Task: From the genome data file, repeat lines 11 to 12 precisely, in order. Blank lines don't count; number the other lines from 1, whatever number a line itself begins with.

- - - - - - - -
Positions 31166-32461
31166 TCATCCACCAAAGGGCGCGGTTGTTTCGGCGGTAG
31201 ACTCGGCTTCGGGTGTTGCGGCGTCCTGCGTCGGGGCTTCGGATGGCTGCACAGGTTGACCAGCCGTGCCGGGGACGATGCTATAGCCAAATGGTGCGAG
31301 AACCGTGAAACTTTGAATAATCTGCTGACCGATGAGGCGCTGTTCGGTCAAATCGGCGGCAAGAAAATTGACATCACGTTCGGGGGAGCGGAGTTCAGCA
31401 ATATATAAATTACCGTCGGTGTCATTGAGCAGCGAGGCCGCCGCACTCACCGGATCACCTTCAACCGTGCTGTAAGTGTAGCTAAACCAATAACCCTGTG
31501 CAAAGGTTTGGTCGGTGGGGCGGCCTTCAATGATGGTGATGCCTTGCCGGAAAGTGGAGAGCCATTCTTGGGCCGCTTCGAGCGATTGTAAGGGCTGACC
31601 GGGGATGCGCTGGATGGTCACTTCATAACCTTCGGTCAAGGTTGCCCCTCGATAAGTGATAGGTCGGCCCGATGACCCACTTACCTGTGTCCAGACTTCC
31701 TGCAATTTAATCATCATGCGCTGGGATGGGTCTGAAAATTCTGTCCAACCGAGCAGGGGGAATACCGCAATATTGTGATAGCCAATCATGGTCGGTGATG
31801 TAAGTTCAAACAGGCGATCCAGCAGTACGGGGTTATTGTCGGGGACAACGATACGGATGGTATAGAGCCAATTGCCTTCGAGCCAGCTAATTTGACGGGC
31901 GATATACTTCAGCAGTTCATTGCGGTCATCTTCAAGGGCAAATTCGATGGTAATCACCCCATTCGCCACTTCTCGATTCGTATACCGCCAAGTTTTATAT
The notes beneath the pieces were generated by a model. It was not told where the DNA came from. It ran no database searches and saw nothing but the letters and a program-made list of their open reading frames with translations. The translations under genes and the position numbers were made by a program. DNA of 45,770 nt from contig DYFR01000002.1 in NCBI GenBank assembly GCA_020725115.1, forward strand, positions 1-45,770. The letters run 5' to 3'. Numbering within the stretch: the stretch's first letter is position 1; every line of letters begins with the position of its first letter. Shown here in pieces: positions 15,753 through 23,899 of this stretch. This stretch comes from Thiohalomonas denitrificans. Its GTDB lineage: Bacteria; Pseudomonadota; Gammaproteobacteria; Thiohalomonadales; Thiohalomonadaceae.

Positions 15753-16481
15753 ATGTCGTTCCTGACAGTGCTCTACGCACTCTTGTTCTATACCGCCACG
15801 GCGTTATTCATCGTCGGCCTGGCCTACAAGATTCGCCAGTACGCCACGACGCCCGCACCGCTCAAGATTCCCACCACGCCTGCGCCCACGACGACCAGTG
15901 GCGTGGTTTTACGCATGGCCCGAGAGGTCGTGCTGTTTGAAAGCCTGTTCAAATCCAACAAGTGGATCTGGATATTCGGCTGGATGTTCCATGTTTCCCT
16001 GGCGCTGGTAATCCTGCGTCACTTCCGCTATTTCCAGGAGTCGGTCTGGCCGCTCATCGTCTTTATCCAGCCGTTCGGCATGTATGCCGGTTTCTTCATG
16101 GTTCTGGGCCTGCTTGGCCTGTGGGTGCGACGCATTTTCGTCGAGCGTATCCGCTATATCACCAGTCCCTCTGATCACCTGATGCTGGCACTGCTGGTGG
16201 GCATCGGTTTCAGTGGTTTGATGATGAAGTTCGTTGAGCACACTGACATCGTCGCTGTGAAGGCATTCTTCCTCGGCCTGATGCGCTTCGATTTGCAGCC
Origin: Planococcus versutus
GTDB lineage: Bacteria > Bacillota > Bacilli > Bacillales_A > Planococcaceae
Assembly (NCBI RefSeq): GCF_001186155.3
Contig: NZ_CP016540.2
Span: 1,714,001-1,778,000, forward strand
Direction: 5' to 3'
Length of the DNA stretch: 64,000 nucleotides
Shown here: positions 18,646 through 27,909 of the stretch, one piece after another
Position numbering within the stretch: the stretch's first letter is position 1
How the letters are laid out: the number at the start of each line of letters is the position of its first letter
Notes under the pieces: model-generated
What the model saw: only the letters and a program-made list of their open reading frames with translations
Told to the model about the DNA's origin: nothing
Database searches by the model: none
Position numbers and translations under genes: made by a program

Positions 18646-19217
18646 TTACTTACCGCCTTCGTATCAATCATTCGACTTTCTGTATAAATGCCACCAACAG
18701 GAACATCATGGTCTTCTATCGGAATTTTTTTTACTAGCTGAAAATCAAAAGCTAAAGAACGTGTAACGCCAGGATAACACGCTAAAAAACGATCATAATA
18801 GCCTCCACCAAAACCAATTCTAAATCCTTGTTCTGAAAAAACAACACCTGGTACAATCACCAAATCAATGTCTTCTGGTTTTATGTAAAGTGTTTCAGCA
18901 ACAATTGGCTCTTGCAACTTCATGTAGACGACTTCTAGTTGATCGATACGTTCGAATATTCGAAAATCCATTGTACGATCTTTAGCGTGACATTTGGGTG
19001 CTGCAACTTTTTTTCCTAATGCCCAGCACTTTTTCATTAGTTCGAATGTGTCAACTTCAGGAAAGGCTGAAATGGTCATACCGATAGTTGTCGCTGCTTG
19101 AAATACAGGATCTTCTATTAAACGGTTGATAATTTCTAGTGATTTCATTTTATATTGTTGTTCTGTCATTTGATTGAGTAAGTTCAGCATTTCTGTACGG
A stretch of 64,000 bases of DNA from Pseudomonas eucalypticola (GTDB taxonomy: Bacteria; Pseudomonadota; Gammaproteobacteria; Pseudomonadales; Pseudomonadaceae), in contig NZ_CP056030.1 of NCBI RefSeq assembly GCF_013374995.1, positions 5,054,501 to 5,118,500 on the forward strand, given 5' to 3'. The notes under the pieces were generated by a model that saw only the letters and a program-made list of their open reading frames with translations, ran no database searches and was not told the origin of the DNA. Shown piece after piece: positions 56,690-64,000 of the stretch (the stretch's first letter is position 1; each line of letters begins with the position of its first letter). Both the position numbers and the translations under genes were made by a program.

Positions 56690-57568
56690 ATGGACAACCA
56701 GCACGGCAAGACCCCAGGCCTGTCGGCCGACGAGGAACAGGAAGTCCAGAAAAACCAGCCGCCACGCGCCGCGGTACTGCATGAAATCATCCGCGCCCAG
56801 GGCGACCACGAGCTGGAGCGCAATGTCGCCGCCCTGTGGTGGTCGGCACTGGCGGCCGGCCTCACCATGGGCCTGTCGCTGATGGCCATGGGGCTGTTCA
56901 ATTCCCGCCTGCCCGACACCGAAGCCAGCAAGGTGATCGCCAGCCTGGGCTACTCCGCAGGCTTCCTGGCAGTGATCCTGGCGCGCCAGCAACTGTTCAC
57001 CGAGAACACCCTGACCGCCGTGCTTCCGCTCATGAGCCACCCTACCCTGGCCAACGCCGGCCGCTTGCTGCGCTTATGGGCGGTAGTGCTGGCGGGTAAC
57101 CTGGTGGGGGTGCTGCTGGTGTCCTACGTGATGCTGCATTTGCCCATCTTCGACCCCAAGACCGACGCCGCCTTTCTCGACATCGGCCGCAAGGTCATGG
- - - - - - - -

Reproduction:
The notes beneath the pieces were generated by a model. It was not told where the DNA came from. It ran no database searches and saw nothing but the letters and a program-made list of their open reading frames with translations. The translations under genes and the position numbers were made by a program. DNA of 45,770 nt from contig DYFR01000002.1 in NCBI GenBank assembly GCA_020725115.1, forward strand, positions 1-45,770. The letters run 5' to 3'. Numbering within the stretch: the stretch's first letter is position 1; every line of letters begins with the position of its first letter. Shown here in pieces: positions 15,753 through 23,899 of this stretch. This stretch comes from Thiohalomonas denitrificans. Its GTDB lineage: Bacteria; Pseudomonadota; Gammaproteobacteria; Thiohalomonadales; Thiohalomonadaceae.

Positions 15753-16481